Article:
New Books That We Love : Annie Suggests post- Hunger Games Reading

Insurgent, the second book in the Divergent series, is hot off the presses and Annie thinks it's just the thing to take away those just-finished-Hunger-Games blues.

The dystopic genre has become all the rage, both in young adult and adult literature. Buoyed up by books such as The Hunger Games, The Passage, and many others, our society is fascinated by what happens when it all goes wrong. Divergent and it's sequel Insurgent, which just arrived on our shelves May 1, provide an amazing new take on the whole apocalyptic, world-ending theme. 

Beatrice, Tris, Prior's world is divided into five factions. She grows up in Abnegation, the selfless policy makers of her city. At the age of 16, she can decided to stay in her childhood faction or switch to a different faction. Amity are peaceful and grow the food and provide caregivers. The Erudite care only for studying, scholarship, and science. The people of Candor tell only the truth, they are forbidden to lie. And the Dauntless faction is exactly what it sounds like: daredevils trained to protect the city. These five factions supposedly create a perfect society, allowing people to fit comfortably into their chosen faction. And faction, of course, comes before anything else.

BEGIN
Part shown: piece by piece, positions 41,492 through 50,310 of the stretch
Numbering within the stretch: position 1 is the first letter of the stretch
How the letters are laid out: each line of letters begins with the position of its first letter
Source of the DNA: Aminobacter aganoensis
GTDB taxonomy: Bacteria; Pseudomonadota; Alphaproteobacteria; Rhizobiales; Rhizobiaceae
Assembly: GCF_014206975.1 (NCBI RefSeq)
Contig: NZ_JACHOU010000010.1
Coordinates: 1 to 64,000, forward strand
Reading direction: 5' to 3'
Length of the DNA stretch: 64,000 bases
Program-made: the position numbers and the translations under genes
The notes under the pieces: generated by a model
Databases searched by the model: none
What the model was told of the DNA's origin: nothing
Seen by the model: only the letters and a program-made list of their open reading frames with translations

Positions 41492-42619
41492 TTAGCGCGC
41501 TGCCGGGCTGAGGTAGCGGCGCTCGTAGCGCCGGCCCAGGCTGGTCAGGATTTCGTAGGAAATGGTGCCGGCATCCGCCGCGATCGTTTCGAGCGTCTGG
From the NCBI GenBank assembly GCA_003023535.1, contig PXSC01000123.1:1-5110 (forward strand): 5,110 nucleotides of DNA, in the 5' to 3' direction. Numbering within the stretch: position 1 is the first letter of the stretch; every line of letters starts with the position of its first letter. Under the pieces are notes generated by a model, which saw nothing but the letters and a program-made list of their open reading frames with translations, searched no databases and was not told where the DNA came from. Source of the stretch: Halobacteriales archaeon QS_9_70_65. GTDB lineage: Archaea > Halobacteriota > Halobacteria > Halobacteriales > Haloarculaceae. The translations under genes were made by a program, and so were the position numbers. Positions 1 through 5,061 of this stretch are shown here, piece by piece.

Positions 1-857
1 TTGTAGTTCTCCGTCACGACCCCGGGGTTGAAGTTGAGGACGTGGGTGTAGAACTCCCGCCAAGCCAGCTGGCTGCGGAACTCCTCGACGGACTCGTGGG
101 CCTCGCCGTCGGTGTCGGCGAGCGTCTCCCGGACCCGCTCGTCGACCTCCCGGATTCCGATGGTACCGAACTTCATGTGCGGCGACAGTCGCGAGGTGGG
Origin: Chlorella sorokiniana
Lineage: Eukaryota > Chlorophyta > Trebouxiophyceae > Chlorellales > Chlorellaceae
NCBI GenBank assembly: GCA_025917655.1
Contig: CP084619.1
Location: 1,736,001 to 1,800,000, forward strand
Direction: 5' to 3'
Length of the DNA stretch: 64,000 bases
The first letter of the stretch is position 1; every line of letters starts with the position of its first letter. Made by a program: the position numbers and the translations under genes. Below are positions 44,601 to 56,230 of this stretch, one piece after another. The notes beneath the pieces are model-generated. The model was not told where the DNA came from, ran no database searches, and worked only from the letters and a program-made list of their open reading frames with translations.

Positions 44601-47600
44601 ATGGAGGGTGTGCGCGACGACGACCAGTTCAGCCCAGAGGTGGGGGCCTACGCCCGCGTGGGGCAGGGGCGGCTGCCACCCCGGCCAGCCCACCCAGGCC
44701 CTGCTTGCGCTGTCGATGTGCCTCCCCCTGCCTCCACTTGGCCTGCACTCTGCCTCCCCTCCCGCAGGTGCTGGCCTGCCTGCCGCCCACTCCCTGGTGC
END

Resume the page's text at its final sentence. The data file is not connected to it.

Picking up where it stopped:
On choosing day, Beatrice makes the decision to break from her family and join Dauntless, full of adrenaline junkies and supposedly brave individuals.But what makes someone brave? Jumping off a building? Standing up to a bully? Protecting one's family in the face of everything one's been taught? And just how dangerous is it being a Divergent? Tris wants to find answers, and she seeks them in Dauntless. She discovers bravery in others', and her, actions. But she also learns of a darker side of to the fearless faction of soldiers, information that could bring about complete chaos.

Insurgent picks up seconds after Divergent leaves off as Tris struggles against such a severe faction society to answer these questions. Full of breathless writing and fearless characters, I can't believe Veronica Roth wrote the first book as a college student at Northwestern University. On the other hand, she did study creative writing, and her creativity shines through these first two books. After the end of Insurgent, I'm waiting on pins and needles for the final book to answer all of my, and Tris's, questions.

Annie C.

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